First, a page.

In Nutrition For A Better Life (Compre Chattara), Carmen Argote’s practice focuses on Istanbul and its modes and signs of exchange. Lately, Carmen has been interested in the mechanics of trade and the recalibration of systems of value; she is searching for a visual language about the movement of merchandise as it relates to the body and space and the city in which the exchange is both born and which it exemplifies. Specifically, she looks to discarded objects transformed into items for sale – chattara, as its called in Spanish – and the way it reflects her own practice as an artist in transforming objects anew.

Recently, she spent time in Guadalajara for a residency. There, she used the primary local produce – the orange – as both a material and performative element in her exhibition, transforming the everyday fruit. And, in Spanish Harlem New York at her show with Ballon Rouge Collective late last year, Carmen used the avocado to make works relating to the fruit’s popularity in gentrified society in stark contrast to the realities of it’s farming and export from places like Mexico.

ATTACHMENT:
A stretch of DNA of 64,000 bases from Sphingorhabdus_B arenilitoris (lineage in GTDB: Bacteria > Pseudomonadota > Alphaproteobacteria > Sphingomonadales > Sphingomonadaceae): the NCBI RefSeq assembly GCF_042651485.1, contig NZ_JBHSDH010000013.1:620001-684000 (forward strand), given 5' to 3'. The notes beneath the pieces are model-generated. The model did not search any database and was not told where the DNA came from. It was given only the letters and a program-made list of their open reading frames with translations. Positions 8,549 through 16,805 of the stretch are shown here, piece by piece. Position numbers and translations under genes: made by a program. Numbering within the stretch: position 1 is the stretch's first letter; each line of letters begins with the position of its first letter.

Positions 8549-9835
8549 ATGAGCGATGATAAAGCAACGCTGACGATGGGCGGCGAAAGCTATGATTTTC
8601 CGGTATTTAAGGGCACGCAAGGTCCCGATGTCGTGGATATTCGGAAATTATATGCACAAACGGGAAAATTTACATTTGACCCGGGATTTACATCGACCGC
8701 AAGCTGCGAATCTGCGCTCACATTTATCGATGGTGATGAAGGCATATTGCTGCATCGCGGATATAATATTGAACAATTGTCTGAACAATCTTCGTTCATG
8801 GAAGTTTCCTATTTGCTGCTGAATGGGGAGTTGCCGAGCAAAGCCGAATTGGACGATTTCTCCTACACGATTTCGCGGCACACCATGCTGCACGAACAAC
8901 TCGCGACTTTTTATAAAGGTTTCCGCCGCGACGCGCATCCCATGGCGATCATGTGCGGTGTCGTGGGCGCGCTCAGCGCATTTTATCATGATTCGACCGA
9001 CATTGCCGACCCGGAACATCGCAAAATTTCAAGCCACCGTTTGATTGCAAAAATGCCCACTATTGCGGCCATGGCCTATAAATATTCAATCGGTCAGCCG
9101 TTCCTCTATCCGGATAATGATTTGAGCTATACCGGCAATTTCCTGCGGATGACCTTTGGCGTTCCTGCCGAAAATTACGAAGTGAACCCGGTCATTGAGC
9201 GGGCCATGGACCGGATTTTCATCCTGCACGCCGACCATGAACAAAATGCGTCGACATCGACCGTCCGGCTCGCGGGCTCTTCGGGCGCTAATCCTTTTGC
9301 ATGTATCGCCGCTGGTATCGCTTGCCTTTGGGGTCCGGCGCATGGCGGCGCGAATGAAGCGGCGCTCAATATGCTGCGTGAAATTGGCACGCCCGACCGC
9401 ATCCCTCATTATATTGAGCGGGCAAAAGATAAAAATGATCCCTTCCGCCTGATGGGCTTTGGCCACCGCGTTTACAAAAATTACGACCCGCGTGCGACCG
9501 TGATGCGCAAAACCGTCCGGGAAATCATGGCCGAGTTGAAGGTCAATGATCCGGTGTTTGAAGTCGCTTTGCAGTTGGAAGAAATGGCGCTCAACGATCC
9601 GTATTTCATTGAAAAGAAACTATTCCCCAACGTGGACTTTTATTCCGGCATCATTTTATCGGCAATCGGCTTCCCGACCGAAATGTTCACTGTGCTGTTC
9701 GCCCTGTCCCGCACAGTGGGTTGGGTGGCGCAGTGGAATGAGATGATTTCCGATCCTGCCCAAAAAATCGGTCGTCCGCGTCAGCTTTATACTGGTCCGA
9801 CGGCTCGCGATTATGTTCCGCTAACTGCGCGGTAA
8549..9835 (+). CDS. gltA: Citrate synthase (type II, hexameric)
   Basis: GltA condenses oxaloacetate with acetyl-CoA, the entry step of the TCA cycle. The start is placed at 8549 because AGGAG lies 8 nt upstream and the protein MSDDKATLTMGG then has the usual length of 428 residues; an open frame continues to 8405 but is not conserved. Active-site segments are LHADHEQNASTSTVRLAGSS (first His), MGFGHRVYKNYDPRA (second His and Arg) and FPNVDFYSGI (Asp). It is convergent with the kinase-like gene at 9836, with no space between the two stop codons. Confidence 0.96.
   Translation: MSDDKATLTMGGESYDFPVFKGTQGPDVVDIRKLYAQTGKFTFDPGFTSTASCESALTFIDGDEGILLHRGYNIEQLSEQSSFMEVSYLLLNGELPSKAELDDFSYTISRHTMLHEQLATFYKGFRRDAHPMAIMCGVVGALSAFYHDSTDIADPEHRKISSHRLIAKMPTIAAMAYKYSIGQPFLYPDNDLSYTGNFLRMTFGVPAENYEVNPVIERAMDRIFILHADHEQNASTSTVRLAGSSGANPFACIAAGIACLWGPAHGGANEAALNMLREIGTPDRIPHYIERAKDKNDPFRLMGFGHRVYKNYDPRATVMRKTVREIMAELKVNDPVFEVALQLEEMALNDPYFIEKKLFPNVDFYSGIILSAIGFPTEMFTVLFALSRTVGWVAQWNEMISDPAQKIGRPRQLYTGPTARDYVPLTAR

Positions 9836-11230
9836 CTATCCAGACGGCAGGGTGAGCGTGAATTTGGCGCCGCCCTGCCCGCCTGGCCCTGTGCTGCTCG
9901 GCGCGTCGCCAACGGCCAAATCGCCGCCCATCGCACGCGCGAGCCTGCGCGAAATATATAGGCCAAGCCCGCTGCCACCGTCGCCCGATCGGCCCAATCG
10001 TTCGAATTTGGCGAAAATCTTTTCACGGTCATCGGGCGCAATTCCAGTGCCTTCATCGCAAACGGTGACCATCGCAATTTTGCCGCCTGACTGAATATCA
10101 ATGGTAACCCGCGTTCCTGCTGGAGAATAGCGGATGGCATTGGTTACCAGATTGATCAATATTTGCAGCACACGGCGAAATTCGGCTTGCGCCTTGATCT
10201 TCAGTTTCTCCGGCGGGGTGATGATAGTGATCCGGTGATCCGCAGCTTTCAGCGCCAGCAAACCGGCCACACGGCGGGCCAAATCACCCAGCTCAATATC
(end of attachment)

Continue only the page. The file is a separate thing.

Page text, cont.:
After several days of walking Istanbul (a primary part of her practice in order to situate and observe in cities not her own), Carmen’s point of focus became the Hurdaci.​Hurda means scraps, junk, salvage, and -c​I is a suffix to denote the person selling the word it finishes. H​urdaci walk around Istanbul with a hand-cart (e​l Araba) ​selling scraped and found materials. She was drawn to the human scale, the simplicity, and the migratory and ephemeral quality of this vehicle of exchange. The hand-car, the objects found on the cart, and references to the streets upon which it moves make up the pulse of the exhibition.